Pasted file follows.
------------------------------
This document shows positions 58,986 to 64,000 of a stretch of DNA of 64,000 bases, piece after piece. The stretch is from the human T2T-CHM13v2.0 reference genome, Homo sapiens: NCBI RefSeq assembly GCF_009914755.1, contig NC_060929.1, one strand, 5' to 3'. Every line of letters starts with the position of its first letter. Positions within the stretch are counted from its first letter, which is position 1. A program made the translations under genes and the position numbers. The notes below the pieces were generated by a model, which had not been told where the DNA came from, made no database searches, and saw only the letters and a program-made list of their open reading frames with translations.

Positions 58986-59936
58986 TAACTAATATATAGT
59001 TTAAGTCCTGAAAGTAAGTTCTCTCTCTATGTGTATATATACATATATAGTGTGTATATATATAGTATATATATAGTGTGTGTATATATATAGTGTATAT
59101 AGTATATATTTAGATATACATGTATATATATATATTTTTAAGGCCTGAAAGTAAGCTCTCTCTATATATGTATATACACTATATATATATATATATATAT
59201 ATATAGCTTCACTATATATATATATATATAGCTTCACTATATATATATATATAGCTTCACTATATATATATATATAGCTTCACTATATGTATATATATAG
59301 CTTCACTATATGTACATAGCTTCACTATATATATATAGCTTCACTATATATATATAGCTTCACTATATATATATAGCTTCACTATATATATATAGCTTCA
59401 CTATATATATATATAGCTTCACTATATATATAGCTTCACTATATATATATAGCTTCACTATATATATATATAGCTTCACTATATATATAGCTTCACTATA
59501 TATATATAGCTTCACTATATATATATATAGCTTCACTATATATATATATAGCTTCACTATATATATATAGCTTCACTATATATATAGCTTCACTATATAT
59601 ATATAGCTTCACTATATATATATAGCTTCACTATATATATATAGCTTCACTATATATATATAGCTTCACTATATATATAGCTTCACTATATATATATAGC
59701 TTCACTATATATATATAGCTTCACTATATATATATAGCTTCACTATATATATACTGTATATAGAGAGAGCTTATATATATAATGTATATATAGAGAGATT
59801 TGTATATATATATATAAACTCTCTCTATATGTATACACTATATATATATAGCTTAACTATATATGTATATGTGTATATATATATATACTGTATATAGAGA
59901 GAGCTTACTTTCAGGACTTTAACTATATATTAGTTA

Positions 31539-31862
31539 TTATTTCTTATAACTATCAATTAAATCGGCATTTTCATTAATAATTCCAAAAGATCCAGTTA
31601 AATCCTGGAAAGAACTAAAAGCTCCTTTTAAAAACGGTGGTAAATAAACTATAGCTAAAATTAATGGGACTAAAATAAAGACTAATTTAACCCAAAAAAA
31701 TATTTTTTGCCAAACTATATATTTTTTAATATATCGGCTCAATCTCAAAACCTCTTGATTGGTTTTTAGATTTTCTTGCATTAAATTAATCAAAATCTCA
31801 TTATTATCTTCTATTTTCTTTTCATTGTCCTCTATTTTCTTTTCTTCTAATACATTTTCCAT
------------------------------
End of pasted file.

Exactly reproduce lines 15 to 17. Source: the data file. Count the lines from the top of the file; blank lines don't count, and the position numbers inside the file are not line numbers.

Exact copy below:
31539 TTATTTCTTATAACTATCAATTAAATCGGCATTTTCATTAATAATTCCAAAAGATCCAGTTA
31601 AATCCTGGAAAGAACTAAAAGCTCCTTTTAAAAACGGTGGTAAATAAACTATAGCTAAAATTAATGGGACTAAAATAAAGACTAATTTAACCCAAAAAAA
31701 TATTTTTTGCCAAACTATATATTTTTTAATATATCGGCTCAATCTCAAAACCTCTTGATTGGTTTTTAGATTTTCTTGCATTAAATTAATCAAAATCTCA